Joe Biden Announces He Is Not Running, While Continuing To Criticize Hillary Clinton And Having Praised Bernie Sanders

Joe Biden has announced he will not run for president, saying he no longer has the time to mount a campaign, and then proceeded to give what sounded like his campaign speech. I wonder if he wrote this speech before deciding, figuring he could use most of it regardless of his decision.

It is notable that he continued to take a few jabs at Hillary Clinton, as he has in recent days. The New York Times reports:

Without mentioning her by name, Mr. Biden criticized Mrs. Clinton’s assertion in last week’s Democratic debate that the Republicans are her enemies. “They are our opposition; they’re not our enemies,” he said, repeating a point he has made several times in the last 48 hours. “And for the sake of the country, we have to work together.”

Reading from a prepared text flashed on flat screens in the Rose Garden, Mr. Biden argued against the sort of hawkish interventionism Mrs. Clinton has championed in the Middle East and elsewhere. “The argument that we just have to do something when bad people do bad things isn’t good enough,” he said. “It’s not a good enough reason for American intervention and to put our sons’ and daughters’ lives on the line, put them at risk.”

Mr. Biden seemed to chide Mrs. Clinton for distancing herself from Mr. Obama lately, as she has done on trade, Syria, Arctic drilling and other issues. “Democrats should not only defend this record and protect this record, they should run on the record,” he said.

While Biden declined to run in the primaries, it was clear he would like to have run if the situation were different, and he would like to be president. By criticizing Clinton and speaking like a candidate, Biden made it clear that if Clinton’s campaign should implode, which remains quite possible, he is ready to serve. With multiple investigations in progress regarding Clinton’s unethical behavior as Secretary of State, it is certainly a possibility that Democrats will wake up before the convention and realize how dangerous it could be running with her heading the ticket in the general election. If Sanders is unable to defeat her, it is easy to see the math play out where the Sanders delegates and the super delegates could outnumber committed Clinton delegates and create an open convention. If the news were bad enough, it is even conceivable that some of Clinton’s delegates would rethink their support.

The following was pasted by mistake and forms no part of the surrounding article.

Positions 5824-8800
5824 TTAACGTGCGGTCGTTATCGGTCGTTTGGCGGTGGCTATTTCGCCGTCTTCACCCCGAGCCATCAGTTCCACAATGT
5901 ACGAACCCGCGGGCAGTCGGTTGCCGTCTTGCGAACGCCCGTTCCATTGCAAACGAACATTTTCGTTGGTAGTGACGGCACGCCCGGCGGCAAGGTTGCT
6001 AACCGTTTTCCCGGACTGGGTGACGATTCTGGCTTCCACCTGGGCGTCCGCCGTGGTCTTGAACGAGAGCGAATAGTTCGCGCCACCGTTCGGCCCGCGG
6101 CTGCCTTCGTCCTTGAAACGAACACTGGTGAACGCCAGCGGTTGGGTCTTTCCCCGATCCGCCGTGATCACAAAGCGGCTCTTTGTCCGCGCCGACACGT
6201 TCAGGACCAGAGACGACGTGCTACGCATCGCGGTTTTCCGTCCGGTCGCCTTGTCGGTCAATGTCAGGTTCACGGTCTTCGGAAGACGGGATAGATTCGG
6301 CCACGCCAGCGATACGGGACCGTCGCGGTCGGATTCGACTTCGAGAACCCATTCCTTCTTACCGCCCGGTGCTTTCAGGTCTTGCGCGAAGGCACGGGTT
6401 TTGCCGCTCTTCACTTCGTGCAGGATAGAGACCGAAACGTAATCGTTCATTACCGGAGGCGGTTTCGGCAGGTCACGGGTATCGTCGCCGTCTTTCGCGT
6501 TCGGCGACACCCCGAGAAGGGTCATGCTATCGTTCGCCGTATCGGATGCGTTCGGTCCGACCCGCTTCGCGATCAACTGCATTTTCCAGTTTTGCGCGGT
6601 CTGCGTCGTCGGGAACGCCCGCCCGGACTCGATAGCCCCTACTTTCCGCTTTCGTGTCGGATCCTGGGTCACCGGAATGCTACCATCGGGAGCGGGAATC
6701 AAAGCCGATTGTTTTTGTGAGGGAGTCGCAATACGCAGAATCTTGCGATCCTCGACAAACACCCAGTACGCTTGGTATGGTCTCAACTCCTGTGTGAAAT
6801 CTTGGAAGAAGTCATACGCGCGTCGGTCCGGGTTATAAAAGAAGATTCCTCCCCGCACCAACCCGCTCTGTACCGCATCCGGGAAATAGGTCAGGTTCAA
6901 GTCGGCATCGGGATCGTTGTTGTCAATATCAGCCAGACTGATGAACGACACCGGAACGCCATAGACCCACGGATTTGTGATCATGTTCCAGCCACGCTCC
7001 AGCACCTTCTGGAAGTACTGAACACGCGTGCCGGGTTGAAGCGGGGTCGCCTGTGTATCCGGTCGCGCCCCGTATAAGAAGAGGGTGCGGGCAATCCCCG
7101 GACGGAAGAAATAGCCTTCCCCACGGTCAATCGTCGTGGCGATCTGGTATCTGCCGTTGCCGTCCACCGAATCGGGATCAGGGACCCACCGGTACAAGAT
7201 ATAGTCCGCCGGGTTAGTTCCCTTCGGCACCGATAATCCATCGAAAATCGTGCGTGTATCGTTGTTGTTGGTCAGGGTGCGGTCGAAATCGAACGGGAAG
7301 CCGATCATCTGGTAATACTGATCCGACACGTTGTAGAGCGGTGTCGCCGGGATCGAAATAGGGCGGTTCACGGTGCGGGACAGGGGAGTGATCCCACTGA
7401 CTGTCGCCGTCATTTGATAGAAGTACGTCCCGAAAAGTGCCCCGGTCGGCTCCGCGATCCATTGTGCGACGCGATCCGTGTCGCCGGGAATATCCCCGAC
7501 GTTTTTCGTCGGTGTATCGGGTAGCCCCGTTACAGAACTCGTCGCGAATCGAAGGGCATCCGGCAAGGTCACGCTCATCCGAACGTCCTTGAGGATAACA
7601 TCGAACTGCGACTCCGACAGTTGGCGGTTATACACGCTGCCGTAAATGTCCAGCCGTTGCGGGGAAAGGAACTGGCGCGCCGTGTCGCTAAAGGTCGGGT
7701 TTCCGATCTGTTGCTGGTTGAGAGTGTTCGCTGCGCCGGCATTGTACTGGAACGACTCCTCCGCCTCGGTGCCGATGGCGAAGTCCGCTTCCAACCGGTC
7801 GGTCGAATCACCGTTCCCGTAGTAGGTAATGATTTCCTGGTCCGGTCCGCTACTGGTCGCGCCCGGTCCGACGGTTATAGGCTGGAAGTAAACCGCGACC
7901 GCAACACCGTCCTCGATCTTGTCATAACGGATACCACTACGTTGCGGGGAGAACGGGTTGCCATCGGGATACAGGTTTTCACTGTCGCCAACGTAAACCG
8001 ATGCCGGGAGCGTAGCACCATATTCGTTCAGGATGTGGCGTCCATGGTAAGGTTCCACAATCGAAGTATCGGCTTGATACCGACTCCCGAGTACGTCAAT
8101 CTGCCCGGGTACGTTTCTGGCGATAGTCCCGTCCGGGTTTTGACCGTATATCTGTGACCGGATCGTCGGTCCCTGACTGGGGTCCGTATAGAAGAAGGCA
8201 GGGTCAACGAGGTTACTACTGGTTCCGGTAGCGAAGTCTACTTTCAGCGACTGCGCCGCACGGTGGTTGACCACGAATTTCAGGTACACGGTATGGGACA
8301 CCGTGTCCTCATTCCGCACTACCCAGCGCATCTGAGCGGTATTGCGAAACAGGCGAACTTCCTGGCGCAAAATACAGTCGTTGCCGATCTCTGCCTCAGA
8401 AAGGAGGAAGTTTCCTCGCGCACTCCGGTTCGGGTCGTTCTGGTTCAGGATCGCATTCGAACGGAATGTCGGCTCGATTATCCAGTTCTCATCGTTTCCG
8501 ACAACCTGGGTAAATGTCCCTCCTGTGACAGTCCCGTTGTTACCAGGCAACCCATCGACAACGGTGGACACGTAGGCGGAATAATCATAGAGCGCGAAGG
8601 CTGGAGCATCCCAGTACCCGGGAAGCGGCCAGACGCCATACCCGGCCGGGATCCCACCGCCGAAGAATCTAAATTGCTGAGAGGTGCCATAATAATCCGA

Unfortunately the Democrats should probably change their symbol to the ostrich instead of the donkey as, other than for Sanders (until recently an independent), they seem oblivious to the trouble the party is in nation-wide. They might also take a few lessons from Justin Trudeau, as John Nichols discussed in The Nation.

Most likely Biden continued to express his reservations about Clinton in order to influence her behavior and to keep himself in a position to be the nominee if conditions change. There is another thought which also comes to mind. Is it possible that Biden does prefer Sanders? Biden would clearly support Sanders over Clinton in terms of ethical character of the candidate, but even the types of issues which Biden discussed sounded far more like Sanders than Clinton. (There are also certainly positions which Biden has taken in the past which are quite different, but today does not seem the day to discuss the negatives in Biden’s record.) While Biden has repeatedly criticized Clinton in recent weeks, he has also praised Bernie Sanders, saying, “he’s doing a helluva job.”

Seeing Biden continue to criticize Clinton today raises the question of whether he will continue to knock Clinton, hoping to increase the chances of her being forced from the race. Plus if he does prefer Sanders, would he ever openly support him over Clinton?

I don’t think it is very likely Biden would openly endorse Sanders, but if he did it would be a move comparable to when Ted Kennedy endorsed Barack Obama. Both Ted Kennedy and Caroline Kennedy endorsed Obama in 2008, citing the same types of faults we continue to see in Hillary Clinton. Such a move from Biden, this time endorsing Sanders, would provide a tremendous boost to Sanders’ campaign.

For now, the same media which has downplayed Sanders prospects from the start will promote the idea that Clinton is the inevitable winner. We must keep in mind that such media predictions have frequently been wrong in the past. While there is no doubt Clinton is the front runner, her nomination cannot be said to be inevitable months before a single vote has been cast. As I noted earlier in the week, the polls are not at all predictive in a nomination battle.This polling report from December 2007 described how Clinton had a huge lead over Obama. In December 2003, Howard Dean was pulling away in the polls. Eventual winner John Kerry was in sixth place with only 4 percent, even trailing Al Sharpton.

This race is far from over. While the media is dwelling on the Benghazi hearings this week, and this could have a bearing at how she is perceived, the real scandals which will harm Clinton in an election campaign are not based upon this Republican witch hunt, and are not going to go away. Bernie Sanders could pull an upset, like Obama in 2008 or Kerry in 2004, or the party might yet still call on Joe Biden.

Biden Drop Out

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